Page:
2.2 Application Review

Retail Cannabis Store Handbook

Policies

  1. Retail cannabis store licence applications are subject to review and approval by AGLC.
  2. When reviewing applications, AGLC considers:
    1. the appropriateness of the proposed premises;
    2. the applicant’s eligibility;
    3. compliance with municipal requirements; and
    4. the expressed views of the local community.
  3. If AGLC does not support a licence application due to operational problems, operational style changes or major structural changes to the premises made by the applicant, the application will be referred to the Board for decision.
  4. If a licence expires, the licensee must stop cannabis service until a new licence is issued.

Reasons for Licence Refusal

  1. AGLC may refuse to issue a cannabis licence if the applicant, any of the applicant’s employees, any of the applicant’s associates or any person associated with the applicant fails to pass a records check (see Subsection 2.2.6).
  2. A person will fail to pass a records check if the person has:
    1. at any time been charged with or convicted of:
      1. an offence under the Criminal Code (Canada), the Excise Act (Canada), the Food and Drugs Act (Canada) or the Income Tax Act (Canada); or
      2. an offence under the Controlled Drugs and Substances Act (Canada), other than under Section 4(1) of that Act for possession of any substance included in Schedule II to that Act, or
      3. an offence under a foreign Act or regulation that, in the Board’s opinion, is substantially similar to an offence described in Subsection 2.2.6a) i) or ii); and in the opinion of the Board, the offence is sufficiently serious that it may detract from the integrity of lawful cannabis, gaming, lottery and/or licensed liquor activities in Alberta, or a registration relating to cannabis or liquor; or
    2. within the five (5) years prior to the application date, been in prison serving a term of three (3) years or more.
  3. The  AGLC  may  refuse  to  issue  a  cannabis  licence  if  satisfied  the applicant, any of the applicant’s employees or associates, or any person or entity connected to or associated with the applicant:
    1. has not acted, or may not act, in accordance with the law, with honesty and integrity or in the public interest, based on their past conduct;
    2. would  be  a  detriment  to  the  integrity  or  lawful  conduct  of cannabis, gaming, liquor activities or provincial lotteries; or
    3. has a  background,  reputation  and/or  associations  that  may cause adverse publicity for the cannabis, gaming or liquor industry in Alberta.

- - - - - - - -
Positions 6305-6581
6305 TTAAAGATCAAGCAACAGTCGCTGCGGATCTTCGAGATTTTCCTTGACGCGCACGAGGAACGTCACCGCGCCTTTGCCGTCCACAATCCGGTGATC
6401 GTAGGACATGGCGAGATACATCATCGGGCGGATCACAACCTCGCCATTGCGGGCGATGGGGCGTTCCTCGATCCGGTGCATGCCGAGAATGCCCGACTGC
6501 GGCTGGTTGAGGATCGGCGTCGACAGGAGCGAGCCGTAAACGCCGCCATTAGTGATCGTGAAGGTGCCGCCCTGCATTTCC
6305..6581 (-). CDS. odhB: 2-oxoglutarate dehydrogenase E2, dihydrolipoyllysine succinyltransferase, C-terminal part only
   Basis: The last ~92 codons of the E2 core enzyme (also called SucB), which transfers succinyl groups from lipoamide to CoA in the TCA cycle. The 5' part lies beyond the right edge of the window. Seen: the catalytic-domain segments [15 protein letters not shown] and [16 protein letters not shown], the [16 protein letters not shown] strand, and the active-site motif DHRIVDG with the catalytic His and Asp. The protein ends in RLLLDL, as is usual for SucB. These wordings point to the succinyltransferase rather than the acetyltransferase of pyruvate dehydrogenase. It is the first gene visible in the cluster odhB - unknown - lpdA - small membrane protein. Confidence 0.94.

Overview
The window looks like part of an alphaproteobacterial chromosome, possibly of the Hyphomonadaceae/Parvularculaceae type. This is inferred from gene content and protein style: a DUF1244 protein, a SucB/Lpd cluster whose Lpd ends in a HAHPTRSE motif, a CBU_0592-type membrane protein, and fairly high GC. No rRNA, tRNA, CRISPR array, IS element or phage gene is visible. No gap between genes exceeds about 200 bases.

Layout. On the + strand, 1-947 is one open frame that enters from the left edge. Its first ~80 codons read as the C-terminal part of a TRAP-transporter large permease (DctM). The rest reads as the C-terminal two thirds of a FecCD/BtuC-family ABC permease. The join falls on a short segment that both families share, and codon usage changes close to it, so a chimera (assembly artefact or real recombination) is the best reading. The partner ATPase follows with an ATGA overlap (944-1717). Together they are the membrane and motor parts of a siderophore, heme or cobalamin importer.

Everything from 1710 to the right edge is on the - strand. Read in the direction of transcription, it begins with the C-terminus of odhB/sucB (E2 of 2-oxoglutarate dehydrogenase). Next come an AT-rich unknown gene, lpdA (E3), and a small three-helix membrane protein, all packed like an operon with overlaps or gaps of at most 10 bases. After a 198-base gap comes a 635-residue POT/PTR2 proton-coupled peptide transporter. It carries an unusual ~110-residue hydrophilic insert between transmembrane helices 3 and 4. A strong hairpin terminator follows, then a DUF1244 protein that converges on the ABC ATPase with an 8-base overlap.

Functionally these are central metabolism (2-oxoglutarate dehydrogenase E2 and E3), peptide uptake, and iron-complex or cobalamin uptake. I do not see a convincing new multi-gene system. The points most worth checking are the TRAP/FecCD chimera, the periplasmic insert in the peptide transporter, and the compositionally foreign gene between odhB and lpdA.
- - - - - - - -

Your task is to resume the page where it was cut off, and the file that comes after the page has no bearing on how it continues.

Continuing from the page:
4. AGLC may refuse to issue a cannabis licence if the applicant, any of the applicant’s employees or any person associated with the applicant has contravened:
    1. the Gaming, Liquor and Cannabis Act (GLCA) or the Gaming, Liquor and Cannabis Regulation (GLCR);
    2. a predecessor of the GLCA or the GLCR; or
    3. a condition imposed on a licence or registration issued or made under the GLCA.
  5. AGLC may also refuse to issue a cannabis licence:
    1. if the applicant is not eligible to receive the licence; and
    2. if the requirements of the GLCA, GLCR and Board policies have not been met.
  6. An application for a retail cannabis store licence will not be approved unless the primary purpose of the retail cannabis store is the sale of cannabis to the general public.

Guidelines

  1. First‐time applicants should contact AGLC.
  2. A licensee should first consult this handbook and then contact the AGLC when:
    1. seeking a new licence;
    2. seeking an endorsement to an existing licence;
    3. planning to renovate the premises; or
    4. planning to relocate.
  3. Licensees are sent a reminder notice six to eight weeks before their existing licence expires.
  4. The Board may take into account any of the following factors when making a decision respecting an application for a retail cannabis store:
    1. the extent and nature of opposition from community members or groups to establishment of a retail cannabis store in a particular location;
    2. the results of consultations with local authorities about the nature of the primary business of the applicant and the clientele that frequent it.
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